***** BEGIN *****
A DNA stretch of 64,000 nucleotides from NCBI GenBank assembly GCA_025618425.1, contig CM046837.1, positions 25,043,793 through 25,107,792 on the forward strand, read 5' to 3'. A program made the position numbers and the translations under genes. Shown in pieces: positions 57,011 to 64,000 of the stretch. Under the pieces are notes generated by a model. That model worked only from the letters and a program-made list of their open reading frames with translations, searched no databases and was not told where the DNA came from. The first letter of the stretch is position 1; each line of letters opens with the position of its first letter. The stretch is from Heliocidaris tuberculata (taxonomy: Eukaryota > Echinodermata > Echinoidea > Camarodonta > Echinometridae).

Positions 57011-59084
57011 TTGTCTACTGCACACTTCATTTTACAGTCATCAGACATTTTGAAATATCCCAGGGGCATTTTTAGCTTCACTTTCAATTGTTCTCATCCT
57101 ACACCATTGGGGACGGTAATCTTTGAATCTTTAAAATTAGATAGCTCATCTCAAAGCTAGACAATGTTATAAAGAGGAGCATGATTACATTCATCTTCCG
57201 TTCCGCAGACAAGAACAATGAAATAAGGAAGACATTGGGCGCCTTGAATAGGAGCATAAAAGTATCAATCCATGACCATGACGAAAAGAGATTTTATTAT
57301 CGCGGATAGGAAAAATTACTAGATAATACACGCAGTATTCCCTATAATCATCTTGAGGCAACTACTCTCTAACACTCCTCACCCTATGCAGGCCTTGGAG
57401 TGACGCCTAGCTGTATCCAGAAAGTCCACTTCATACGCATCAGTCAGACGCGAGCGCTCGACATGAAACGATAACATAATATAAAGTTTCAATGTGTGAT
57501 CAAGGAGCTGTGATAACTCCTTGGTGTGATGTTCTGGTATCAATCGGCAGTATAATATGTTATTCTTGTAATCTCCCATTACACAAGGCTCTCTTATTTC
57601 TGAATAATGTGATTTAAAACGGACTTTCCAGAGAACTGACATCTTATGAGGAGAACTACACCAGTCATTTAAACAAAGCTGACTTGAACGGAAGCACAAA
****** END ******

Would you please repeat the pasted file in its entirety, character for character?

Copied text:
A DNA stretch of 64,000 nucleotides from NCBI GenBank assembly GCA_025618425.1, contig CM046837.1, positions 25,043,793 through 25,107,792 on the forward strand, read 5' to 3'. A program made the position numbers and the translations under genes. Shown in pieces: positions 57,011 to 64,000 of the stretch. Under the pieces are notes generated by a model. That model worked only from the letters and a program-made list of their open reading frames with translations, searched no databases and was not told where the DNA came from. The first letter of the stretch is position 1; each line of letters opens with the position of its first letter. The stretch is from Heliocidaris tuberculata (taxonomy: Eukaryota > Echinodermata > Echinoidea > Camarodonta > Echinometridae).

Positions 57011-59084
57011 TTGTCTACTGCACACTTCATTTTACAGTCATCAGACATTTTGAAATATCCCAGGGGCATTTTTAGCTTCACTTTCAATTGTTCTCATCCT
57101 ACACCATTGGGGACGGTAATCTTTGAATCTTTAAAATTAGATAGCTCATCTCAAAGCTAGACAATGTTATAAAGAGGAGCATGATTACATTCATCTTCCG
57201 TTCCGCAGACAAGAACAATGAAATAAGGAAGACATTGGGCGCCTTGAATAGGAGCATAAAAGTATCAATCCATGACCATGACGAAAAGAGATTTTATTAT
57301 CGCGGATAGGAAAAATTACTAGATAATACACGCAGTATTCCCTATAATCATCTTGAGGCAACTACTCTCTAACACTCCTCACCCTATGCAGGCCTTGGAG
57401 TGACGCCTAGCTGTATCCAGAAAGTCCACTTCATACGCATCAGTCAGACGCGAGCGCTCGACATGAAACGATAACATAATATAAAGTTTCAATGTGTGAT
57501 CAAGGAGCTGTGATAACTCCTTGGTGTGATGTTCTGGTATCAATCGGCAGTATAATATGTTATTCTTGTAATCTCCCATTACACAAGGCTCTCTTATTTC
57601 TGAATAATGTGATTTAAAACGGACTTTCCAGAGAACTGACATCTTATGAGGAGAACTACACCAGTCATTTAAACAAAGCTGACTTGAACGGAAGCACAAA